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Innovation

The faster brake

Boosting active safety for pedestrians: The fast brake decreases the braking distance by up to 1.30 meters when an automatic stop occurs.

Every centimeter counts in an accident – Jörn Marten Wille and his team have shortened the braking.distance by 1.30 meters.

When there’s an accident, even a few centimeters can decide whether a pedestrian suffers serious or light injuries. The driver is often unable to brake in time. The car’s driver assistance systems have to intervene. When things get critical and within fractions of a second, Front Assist’s pedestrian detection function starts automatically applying the brakes – much faster than the driver ever could.

The next generation of the Passat will include an innovation to increase the effectiveness of the way the brakes are automatically applied in an emergency. The electronic brake force booster (e-BKV) will need up to one-third less time to slow down the vehicle from 30 km/h to a standstill. That’s 1.30 meters less than before.

Jörn Marten Wille, with his ten-member team working in chassis development in Wolfsburg, is integrating this innovation into the Passat. “We call the e-BKV the ‘fast brake,’ because we’re making the braking distance part of proactive pedestrian protection”, says the 36-year-old mechatronics engineer. He has been working in chassis development at Volkswagen for around four years now, and has extensive experience in the field of autonomous driving. In fact, Wille wrote his doctoral thesis on the topic.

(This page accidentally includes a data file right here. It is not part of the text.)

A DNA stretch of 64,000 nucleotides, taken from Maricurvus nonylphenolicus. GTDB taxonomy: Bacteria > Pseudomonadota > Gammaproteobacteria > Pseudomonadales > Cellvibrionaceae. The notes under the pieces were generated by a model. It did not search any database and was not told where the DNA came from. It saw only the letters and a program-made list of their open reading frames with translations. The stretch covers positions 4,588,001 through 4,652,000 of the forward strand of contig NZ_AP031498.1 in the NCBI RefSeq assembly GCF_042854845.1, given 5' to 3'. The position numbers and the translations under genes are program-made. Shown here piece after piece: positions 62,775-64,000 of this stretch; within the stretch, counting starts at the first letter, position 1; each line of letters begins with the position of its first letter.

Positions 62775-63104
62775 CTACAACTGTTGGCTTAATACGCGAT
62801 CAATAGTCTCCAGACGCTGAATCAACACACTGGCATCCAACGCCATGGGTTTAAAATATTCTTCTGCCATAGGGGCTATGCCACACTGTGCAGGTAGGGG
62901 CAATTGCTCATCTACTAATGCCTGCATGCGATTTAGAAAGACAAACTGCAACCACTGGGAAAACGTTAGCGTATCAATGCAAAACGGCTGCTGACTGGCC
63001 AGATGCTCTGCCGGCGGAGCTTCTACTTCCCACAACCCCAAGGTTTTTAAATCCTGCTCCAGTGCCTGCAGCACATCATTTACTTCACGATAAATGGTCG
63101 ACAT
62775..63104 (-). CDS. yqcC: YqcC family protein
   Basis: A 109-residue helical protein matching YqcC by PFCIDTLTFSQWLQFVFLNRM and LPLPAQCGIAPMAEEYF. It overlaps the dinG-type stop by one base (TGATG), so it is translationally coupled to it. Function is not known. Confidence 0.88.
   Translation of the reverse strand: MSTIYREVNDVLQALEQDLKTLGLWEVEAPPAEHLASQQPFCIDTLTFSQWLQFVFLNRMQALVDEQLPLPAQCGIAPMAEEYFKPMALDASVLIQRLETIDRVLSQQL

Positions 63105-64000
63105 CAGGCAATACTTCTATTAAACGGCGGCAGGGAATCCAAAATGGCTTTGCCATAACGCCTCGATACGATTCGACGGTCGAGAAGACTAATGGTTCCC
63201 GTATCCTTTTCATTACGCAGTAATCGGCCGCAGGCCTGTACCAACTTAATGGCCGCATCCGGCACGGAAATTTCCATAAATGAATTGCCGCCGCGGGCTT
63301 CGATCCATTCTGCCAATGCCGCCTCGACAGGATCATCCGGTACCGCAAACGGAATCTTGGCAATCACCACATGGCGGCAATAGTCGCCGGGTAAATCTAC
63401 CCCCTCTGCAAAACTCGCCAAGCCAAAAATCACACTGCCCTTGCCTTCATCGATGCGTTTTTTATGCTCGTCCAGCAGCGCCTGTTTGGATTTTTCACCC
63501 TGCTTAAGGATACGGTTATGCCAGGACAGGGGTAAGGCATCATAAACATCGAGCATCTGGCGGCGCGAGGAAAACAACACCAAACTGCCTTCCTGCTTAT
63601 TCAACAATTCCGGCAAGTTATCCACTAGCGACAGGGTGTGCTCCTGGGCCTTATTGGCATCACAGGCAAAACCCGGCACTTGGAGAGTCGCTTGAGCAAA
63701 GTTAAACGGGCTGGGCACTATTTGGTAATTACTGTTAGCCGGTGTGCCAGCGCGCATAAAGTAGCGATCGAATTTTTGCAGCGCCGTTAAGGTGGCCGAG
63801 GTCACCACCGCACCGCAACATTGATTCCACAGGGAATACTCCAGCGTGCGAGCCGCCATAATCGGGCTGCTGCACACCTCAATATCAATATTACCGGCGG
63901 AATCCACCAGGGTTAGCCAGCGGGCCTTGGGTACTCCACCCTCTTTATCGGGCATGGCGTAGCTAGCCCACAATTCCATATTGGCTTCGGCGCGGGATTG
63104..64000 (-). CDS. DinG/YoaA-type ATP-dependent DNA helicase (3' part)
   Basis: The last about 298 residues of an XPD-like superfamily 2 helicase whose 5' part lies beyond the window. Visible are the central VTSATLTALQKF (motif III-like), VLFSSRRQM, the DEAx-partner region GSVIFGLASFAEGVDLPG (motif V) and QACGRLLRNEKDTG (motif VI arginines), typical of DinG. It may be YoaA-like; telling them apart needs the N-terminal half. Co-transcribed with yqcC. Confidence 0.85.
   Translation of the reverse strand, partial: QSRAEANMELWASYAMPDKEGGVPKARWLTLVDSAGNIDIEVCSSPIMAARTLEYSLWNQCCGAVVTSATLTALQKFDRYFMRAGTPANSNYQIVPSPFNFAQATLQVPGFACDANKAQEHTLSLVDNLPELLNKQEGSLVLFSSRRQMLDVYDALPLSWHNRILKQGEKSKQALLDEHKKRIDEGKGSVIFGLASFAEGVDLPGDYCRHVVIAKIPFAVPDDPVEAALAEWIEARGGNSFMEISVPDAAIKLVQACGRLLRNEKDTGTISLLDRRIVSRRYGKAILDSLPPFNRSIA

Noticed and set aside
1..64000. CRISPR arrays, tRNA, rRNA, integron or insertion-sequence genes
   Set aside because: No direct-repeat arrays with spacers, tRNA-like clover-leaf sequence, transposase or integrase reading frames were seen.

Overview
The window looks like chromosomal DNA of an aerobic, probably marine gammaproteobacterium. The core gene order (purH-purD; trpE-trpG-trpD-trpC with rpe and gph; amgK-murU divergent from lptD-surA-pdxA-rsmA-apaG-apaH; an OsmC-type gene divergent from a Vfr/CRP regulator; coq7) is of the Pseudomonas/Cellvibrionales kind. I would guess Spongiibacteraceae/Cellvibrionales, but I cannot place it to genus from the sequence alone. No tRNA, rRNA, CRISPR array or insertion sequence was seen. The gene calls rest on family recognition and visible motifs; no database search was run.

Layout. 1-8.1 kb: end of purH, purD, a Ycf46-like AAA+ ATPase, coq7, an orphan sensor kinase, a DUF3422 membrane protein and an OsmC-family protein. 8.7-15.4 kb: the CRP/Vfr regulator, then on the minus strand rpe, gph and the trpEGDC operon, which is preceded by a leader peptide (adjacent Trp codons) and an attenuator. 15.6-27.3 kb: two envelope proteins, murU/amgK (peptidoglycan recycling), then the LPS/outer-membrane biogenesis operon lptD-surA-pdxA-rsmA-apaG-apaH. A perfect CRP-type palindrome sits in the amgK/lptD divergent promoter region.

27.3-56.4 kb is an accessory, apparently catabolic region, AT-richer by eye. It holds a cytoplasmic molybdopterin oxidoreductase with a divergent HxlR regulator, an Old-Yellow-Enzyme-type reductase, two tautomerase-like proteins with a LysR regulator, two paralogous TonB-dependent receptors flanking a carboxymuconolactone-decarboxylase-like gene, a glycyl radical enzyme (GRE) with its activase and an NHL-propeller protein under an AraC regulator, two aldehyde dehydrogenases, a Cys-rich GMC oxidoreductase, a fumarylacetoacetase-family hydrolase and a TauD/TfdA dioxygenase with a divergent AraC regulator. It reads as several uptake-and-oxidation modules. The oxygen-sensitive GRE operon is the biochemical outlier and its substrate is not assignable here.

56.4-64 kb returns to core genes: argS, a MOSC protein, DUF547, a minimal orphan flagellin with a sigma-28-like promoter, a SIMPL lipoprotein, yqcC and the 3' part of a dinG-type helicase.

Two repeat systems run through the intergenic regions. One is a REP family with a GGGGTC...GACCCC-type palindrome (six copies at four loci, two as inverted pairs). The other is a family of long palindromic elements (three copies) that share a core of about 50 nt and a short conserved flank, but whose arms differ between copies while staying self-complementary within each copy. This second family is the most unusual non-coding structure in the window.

» We’ve succeeded in making driving cars a little safer. «

The fast brake is activated when, for example, a pedestrian suddenly steps onto the road at a spot difficult to see properly. A radar sensor in the radiator grille detects the pedestrian, and the control unit ­instantly triggers full braking. Now the e-BKV, installed behind the brake pedal in the engine compartment, comes into play. It intervenes, and applies brake pressure to the wheels more quickly than before. The vehicle comes to a stop, potentially only a hair’s breadth short of a crash. Wille says, “We took a component that already existed and added electronic circuits. Mechatronic is driving the innovation.”

The developer, whose favorite vehicle is the Golf GTI, is happy with the results. “Once again, we’ve succeeded in making driving cars a little safer, and in surprising our customers with something new.”

The fast brake allows a vehicle to stop up to 1.30 meters earlier than is possible ­today. This has opened a whole new chapter in predictive passenger protection. This is because a braking distance that is 1.30 meters shorter means 1.30 more meters of active safety. Many a driver or passenger will soon have more opportunities to say, “What a relief that nothing happened.”